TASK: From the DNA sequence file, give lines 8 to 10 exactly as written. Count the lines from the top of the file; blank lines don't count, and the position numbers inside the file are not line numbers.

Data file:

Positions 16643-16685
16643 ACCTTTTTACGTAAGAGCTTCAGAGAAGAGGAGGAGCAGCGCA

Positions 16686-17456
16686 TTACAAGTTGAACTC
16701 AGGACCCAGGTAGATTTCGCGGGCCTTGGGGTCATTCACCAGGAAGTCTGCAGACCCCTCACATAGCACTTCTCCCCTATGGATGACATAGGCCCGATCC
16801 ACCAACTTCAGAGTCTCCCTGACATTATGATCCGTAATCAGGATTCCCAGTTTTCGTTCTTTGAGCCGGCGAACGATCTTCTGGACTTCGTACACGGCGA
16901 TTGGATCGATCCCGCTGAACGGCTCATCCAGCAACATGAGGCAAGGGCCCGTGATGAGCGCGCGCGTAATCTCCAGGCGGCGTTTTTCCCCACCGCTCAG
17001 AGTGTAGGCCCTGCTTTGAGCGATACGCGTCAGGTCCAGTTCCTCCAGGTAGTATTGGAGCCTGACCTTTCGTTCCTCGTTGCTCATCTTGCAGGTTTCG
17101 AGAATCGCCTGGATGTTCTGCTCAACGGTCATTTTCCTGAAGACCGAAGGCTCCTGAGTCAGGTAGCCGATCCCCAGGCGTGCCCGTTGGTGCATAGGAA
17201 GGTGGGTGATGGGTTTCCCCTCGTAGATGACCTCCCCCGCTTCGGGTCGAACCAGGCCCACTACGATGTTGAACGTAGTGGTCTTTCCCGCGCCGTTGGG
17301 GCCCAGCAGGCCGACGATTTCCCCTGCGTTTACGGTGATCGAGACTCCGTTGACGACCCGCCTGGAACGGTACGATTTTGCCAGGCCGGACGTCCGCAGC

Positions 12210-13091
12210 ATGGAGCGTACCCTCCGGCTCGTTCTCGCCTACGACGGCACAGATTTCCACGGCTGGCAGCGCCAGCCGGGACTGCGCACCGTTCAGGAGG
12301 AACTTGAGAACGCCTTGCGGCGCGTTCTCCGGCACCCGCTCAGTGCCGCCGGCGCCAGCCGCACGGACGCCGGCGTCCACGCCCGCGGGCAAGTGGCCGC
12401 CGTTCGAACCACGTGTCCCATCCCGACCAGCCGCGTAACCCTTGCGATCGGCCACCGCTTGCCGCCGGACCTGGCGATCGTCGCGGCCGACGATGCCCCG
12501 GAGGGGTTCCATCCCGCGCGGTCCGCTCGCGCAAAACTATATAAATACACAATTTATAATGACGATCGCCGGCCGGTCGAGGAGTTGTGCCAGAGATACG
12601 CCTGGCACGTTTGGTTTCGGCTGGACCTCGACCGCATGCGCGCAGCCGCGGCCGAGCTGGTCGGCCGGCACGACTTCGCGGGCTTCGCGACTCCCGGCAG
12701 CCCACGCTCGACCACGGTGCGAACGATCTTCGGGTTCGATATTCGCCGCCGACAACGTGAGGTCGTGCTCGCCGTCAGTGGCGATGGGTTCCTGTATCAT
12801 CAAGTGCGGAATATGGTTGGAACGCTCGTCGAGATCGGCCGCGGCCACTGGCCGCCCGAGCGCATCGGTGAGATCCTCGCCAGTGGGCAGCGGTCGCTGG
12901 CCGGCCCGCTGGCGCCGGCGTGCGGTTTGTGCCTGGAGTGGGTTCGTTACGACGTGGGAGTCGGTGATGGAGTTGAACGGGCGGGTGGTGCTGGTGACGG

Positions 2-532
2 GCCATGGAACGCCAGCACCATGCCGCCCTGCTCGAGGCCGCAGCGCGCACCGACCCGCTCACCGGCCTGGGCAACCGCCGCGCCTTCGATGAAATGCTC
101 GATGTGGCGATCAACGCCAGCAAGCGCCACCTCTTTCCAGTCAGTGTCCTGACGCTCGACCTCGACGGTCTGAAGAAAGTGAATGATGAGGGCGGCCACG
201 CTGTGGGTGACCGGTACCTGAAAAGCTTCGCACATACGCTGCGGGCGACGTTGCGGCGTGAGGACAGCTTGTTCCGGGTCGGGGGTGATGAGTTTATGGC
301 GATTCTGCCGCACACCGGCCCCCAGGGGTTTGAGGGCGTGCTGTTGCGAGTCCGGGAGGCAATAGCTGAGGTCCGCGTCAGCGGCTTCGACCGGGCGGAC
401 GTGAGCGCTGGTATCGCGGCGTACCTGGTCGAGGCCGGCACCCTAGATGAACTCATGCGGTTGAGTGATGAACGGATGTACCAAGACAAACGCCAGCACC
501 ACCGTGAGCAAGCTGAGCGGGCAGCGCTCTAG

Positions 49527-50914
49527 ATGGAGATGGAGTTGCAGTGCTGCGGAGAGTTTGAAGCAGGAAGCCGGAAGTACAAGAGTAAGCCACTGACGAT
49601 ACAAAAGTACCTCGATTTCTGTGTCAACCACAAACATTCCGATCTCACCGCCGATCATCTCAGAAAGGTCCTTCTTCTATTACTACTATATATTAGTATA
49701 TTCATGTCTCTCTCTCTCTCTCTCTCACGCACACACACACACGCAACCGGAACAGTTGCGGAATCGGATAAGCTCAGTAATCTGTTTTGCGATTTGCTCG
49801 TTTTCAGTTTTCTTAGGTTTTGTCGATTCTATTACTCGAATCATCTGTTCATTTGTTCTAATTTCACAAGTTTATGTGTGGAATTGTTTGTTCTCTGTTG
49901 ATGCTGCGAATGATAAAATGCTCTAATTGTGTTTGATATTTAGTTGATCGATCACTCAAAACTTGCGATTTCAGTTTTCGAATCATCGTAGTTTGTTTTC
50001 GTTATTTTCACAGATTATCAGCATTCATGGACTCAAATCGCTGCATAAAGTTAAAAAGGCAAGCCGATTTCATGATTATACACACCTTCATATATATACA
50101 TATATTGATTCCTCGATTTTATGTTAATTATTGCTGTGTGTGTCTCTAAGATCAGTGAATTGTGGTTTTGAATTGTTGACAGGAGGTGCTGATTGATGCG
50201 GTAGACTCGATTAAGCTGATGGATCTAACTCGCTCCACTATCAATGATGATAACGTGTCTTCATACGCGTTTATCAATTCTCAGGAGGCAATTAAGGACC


17001 AGTGTAGGCCCTGCTTTGAGCGATACGCGTCAGGTCCAGTTCCTCCAGGTAGTATTGGAGCCTGACCTTTCGTTCCTCGTTGCTCATCTTGCAGGTTTCG
17101 AGAATCGCCTGGATGTTCTGCTCAACGGTCATTTTCCTGAAGACCGAAGGCTCCTGAGTCAGGTAGCCGATCCCCAGGCGTGCCCGTTGGTGCATAGGAA
17201 GGTGGGTGATGGGTTTCCCCTCGTAGATGACCTCCCCCGCTTCGGGTCGAACCAGGCCCACTACGATGTTGAACGTAGTGGTCTTTCCCGCGCCGTTGGG